In addition to the well-known stated wilful murder of a human being, Ted Bundy was found guilty of aggravated sexual penetration, kidnapping and deprivation of liberty. Although each state in America differs in terms of charges and penalties, they remain fairly similar in most places. The Criminal Code of Western Australia s.278 states that wilful murder is defined as “a person who unlawful kills another, intending to cause his death” (Criminal Code, 2005). Although Australia abolished the death penalty in 1967 in Victoria, earlier in other states, America still frequently continues to use the death penalty for even just one murder. Ted Bundy could have expected to receive multiple life sentences with no hope of parole if sentenced in Australia. He suffered traits of criminal psychopath and may have been able to rely on the plea of insanity but he could only receive the one death penalty, which took place on 24 January 1989.


 

History of the offender


Ted’s life began with rejection when his father disappeared before he was even born, a sailor who had come and gone. Although his birth certificate lists Air force veteran Lloyd Marshall (Rule, 2000), Ted’s family suspected that his mother Louise may have fathered the baby with her own violent and abusive father, although this was never proven (Michaud et al, 1999). Because she was only a teenager, Louise passed herself off as his sister with Ted’s grandparents pretending to be their parents in order to avoid controversy. Although his mother Louise was there with him during his childhood, she failed to provide Ted with the emotional support he needed. Children who fail to form a secure and loving relationship with their caregivers are believed to experience a range of issues including emotional, behavioural and social problems, which contribute to the antisocial personality disorder (Levy et al, 2004).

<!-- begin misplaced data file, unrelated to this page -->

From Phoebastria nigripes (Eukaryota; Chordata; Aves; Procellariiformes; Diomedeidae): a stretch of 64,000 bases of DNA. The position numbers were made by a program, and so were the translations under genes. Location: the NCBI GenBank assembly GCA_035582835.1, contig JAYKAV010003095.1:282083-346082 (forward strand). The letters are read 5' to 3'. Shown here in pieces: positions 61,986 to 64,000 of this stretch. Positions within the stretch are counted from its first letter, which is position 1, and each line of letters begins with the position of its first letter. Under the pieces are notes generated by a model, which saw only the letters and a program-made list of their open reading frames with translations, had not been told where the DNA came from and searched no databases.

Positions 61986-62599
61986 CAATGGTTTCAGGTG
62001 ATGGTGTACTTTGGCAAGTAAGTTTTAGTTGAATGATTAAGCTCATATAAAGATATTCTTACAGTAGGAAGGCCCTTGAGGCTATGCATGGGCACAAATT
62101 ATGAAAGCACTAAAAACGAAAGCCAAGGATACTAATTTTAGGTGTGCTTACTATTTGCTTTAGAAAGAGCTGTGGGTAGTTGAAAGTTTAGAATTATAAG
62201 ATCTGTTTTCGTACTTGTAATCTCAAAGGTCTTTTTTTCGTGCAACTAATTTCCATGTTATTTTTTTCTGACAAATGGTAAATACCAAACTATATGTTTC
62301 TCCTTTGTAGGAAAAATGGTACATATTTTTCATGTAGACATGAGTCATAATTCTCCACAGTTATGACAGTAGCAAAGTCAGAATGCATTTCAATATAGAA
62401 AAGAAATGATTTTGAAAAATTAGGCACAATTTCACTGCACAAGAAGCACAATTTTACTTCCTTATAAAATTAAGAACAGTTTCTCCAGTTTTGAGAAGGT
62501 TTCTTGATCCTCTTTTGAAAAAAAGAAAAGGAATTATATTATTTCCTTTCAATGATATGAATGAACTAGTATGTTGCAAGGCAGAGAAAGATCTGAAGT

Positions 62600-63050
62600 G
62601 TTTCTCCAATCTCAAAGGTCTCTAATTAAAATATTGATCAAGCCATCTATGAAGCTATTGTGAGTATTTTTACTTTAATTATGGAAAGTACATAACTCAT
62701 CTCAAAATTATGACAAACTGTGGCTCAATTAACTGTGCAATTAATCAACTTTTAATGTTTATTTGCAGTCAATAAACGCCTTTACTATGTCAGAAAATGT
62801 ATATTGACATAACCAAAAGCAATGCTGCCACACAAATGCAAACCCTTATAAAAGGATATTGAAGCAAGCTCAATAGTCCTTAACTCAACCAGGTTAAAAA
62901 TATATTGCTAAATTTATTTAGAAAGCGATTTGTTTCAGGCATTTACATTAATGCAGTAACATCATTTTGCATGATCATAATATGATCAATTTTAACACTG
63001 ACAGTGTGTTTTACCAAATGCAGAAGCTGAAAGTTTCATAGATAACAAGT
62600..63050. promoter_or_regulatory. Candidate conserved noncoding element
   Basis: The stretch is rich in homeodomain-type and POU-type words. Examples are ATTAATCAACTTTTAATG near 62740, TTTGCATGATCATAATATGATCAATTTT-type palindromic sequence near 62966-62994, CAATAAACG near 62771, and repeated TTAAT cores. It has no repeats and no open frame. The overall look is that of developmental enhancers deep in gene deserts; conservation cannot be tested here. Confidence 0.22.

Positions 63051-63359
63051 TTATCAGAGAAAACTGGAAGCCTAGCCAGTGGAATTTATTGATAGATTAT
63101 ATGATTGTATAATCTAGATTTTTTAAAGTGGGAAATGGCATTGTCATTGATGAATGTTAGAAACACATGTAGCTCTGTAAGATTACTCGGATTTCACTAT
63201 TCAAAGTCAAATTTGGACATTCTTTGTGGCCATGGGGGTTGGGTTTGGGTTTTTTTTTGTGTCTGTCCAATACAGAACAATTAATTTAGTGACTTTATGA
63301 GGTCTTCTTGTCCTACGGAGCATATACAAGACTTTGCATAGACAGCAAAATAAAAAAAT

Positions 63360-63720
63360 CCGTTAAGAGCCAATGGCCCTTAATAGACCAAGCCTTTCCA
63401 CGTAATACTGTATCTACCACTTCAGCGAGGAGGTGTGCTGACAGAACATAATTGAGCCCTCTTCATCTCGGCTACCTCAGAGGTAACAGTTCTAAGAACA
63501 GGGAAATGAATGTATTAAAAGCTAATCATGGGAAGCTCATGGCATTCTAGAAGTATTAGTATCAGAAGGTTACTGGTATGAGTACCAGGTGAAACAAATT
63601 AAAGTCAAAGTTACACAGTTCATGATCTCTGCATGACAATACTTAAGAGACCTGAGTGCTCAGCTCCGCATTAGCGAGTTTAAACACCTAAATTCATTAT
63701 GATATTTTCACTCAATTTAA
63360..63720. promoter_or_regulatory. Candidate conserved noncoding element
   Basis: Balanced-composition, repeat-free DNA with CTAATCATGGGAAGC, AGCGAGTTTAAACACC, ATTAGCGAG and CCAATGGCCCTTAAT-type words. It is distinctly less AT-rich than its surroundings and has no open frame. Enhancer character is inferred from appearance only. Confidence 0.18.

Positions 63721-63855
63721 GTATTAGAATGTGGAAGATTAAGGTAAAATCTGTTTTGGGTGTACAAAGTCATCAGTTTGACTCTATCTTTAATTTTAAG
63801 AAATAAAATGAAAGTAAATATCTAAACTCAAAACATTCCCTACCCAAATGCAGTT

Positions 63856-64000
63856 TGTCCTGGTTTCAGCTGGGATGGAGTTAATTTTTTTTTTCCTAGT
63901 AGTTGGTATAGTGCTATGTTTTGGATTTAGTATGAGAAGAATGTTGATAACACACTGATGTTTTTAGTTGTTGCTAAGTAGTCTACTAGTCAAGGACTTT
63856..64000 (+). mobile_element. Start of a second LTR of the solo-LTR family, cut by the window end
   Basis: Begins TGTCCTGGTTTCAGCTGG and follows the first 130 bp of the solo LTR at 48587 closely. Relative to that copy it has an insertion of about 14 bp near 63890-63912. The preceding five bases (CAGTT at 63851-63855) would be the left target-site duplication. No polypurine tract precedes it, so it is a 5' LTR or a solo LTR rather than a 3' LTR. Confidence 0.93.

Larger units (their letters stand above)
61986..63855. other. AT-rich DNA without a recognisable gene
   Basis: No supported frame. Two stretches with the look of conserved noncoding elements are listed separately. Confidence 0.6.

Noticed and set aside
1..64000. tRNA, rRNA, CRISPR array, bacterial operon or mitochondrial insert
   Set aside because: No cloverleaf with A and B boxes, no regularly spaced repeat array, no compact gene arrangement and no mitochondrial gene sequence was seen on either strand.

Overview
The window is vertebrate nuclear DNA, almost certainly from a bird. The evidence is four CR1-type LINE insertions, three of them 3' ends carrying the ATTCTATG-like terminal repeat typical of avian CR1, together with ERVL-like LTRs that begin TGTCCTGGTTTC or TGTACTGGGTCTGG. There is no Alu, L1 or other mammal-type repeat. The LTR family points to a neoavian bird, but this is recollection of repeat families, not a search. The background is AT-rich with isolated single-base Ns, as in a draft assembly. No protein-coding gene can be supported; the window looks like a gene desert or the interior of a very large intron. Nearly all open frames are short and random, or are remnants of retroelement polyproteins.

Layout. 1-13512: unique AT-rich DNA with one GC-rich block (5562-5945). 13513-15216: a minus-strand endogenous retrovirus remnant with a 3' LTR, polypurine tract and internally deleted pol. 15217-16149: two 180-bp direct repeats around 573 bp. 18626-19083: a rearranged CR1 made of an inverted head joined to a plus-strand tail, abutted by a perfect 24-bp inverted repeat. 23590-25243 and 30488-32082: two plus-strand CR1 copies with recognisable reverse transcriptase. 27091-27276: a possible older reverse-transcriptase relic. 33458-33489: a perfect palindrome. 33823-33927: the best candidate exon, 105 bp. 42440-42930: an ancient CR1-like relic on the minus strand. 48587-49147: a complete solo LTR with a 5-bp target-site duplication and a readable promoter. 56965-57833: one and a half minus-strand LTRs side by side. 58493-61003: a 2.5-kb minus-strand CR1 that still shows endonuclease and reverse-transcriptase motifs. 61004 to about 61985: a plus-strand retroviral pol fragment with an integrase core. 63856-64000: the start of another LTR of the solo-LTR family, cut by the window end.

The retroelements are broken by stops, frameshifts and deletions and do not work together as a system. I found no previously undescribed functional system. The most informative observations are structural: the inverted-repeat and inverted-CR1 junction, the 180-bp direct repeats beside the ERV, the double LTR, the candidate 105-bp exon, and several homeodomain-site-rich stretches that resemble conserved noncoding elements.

“There is emerging evidence that genetics may play a role in the development of psychopathy” (Bartol et al, 2011). It has been reported that Ted’s grandfather beat the family dog and swung neighbourhood cats by their tail (Shapiro, 2005). This early behaviour in Ted’s life may have influenced the learning, enforcing violence to animals and people around him as acceptable. Occasionally exhibiting disturbing behaviour, his grandmother once woke up surrounded by kitchen knives, to see the three year old Ted smiling up at her (Rule, 2009). Although it is believed Ted didn’t commit his violent homicides until he was in his 20’s, as a teenager he would spend hours poring over pornographic magazines and books filled with dead or maimed bodies (Nelson, 1994). This led to Ted consuming copious amounts of alcohol and stalking the neighbourhood in search for bare windows revealing women undressing themselves or anything of a similar nature (Michaud et al, 1999). “Once I became addicted to it, I would keep looking for more potent, more explicit, more graphic kinds of material” said Ted (Shapiro, 2005). It appears that Ted had a limited juvenile delinquency record but was arrested at least twice in high school for burglary and auto theft (Rule, 2009). The records have since been destroyed.